World War I was the defining event of the twentieth century. It shattered the liberal and rational assumptions of late-nineteenth and early-twentieth-century European society. The incredible destruction and the deaths of almost 10 million people undermined the whole idea of progress. New propaganda techniques had manipulated entire populations into sustaining their involvement in a meaningless slaughter.

World War I was a total war that required extensive mobilization of resources and populations. As a result, government centralization increased, as did the power of the state over the lives of its citizens. Civil liberties, such as freedom of the press, speech, assembly, and movement, were circumscribed in the name of national security. Governments' need to plan the production and distribution of goods and to ration consumer goods led to restrictions on economic freedom. Although the late nineteenth and early twentieth centuries had witnessed the extension of government authority into such areas as mass education, social welfare legislation, and mass conscription, World War I made the practice of strong central authority a way of life.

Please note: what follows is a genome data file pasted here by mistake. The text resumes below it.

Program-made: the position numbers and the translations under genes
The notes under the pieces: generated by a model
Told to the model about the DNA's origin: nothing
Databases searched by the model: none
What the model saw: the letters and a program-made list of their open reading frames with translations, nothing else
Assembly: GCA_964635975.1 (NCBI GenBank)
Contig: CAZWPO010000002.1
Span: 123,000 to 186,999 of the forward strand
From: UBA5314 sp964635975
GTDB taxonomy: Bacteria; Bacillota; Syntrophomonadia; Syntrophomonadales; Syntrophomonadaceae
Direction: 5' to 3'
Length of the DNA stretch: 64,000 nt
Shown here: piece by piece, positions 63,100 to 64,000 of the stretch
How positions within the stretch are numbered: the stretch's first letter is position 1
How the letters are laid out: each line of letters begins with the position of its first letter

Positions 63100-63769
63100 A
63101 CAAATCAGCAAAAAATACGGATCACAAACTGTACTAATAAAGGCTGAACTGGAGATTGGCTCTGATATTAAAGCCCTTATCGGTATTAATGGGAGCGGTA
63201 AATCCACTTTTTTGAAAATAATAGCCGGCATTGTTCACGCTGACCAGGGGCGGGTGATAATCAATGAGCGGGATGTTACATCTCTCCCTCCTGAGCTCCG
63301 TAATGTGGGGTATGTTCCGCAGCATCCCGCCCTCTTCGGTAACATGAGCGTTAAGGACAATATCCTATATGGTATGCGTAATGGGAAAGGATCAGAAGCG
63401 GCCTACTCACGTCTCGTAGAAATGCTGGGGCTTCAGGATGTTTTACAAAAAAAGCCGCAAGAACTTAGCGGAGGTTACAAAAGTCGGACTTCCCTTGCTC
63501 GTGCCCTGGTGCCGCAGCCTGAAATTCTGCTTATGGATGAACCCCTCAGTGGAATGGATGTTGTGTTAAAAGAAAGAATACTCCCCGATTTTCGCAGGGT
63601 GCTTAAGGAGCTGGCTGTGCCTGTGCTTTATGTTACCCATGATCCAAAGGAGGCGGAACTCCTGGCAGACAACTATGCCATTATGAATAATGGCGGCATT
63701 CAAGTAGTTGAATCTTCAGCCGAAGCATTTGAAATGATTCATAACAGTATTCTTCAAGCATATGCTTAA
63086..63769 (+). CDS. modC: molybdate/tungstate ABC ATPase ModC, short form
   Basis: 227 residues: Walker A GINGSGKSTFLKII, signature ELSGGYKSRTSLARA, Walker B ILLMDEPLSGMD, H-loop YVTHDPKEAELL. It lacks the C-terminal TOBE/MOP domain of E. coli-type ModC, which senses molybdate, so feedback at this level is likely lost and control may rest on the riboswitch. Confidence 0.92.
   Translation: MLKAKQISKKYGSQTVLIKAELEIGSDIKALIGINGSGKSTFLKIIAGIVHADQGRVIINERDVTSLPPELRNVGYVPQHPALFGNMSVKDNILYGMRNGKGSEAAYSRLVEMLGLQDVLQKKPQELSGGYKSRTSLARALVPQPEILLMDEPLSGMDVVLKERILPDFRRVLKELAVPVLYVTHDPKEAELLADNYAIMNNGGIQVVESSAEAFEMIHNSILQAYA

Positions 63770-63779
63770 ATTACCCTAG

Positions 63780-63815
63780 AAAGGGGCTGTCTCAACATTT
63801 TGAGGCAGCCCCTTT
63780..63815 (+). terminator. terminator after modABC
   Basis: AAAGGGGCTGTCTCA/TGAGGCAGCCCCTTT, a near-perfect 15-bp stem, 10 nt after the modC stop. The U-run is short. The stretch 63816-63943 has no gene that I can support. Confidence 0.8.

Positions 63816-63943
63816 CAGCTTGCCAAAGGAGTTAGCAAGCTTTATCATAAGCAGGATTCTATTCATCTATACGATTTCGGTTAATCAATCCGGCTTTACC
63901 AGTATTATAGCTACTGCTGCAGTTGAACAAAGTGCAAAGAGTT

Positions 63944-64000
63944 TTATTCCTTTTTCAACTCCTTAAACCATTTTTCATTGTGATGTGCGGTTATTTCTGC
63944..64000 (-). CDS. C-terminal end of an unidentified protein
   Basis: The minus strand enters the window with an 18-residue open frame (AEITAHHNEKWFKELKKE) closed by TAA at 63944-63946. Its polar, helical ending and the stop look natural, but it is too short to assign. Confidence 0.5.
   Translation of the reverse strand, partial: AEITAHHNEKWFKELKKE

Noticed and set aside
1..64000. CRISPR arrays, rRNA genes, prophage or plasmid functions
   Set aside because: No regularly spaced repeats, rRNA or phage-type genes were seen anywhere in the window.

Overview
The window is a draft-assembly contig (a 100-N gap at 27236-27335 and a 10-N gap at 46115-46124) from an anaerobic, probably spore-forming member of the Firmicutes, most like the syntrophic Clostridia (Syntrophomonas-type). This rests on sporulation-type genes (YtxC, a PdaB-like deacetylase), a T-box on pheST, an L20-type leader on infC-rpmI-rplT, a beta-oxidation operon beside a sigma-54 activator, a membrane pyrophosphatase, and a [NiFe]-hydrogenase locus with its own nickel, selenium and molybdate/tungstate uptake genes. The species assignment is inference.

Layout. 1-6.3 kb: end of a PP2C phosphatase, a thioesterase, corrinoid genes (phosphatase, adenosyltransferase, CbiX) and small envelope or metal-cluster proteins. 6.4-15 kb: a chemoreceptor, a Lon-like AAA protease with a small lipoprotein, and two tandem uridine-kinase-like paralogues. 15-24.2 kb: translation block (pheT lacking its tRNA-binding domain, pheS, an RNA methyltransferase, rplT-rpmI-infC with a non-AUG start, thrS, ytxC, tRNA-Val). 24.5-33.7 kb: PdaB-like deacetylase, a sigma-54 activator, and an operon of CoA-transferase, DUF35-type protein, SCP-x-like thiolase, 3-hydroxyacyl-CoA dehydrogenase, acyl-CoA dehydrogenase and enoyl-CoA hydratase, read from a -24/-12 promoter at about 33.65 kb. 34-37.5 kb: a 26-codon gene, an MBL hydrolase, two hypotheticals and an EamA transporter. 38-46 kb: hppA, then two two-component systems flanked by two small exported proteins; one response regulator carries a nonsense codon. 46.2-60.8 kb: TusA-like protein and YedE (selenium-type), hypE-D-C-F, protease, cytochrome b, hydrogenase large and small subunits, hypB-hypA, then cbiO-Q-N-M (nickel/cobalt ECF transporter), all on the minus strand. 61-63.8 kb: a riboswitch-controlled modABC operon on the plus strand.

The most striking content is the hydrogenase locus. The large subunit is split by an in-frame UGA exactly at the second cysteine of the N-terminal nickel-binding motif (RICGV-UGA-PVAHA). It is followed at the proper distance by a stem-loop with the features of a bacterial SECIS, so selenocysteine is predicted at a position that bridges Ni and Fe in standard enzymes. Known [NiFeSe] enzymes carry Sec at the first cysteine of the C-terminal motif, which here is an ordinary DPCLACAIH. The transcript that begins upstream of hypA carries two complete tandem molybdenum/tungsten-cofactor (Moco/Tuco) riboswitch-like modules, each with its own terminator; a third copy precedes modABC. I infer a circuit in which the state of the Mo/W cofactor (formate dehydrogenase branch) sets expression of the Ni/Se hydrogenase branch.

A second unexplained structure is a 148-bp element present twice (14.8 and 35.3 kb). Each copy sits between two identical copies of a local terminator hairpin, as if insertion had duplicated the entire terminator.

Finally, World War I ended the age of European hegemony over world affairs. In 1917, the Russian Revolution had laid the foundation for the creation of a new Eurasian power, the Soviet Union, and the United States had entered the war. The waning of the European age was not evident to all, however, for it was clouded by American isolationism and the withdrawal of the Soviets from world affairs while they nurtured the growth of their own socialist system. These developments, though temporary, created a political vacuum in Europe that all too soon was filled by the revival of German power.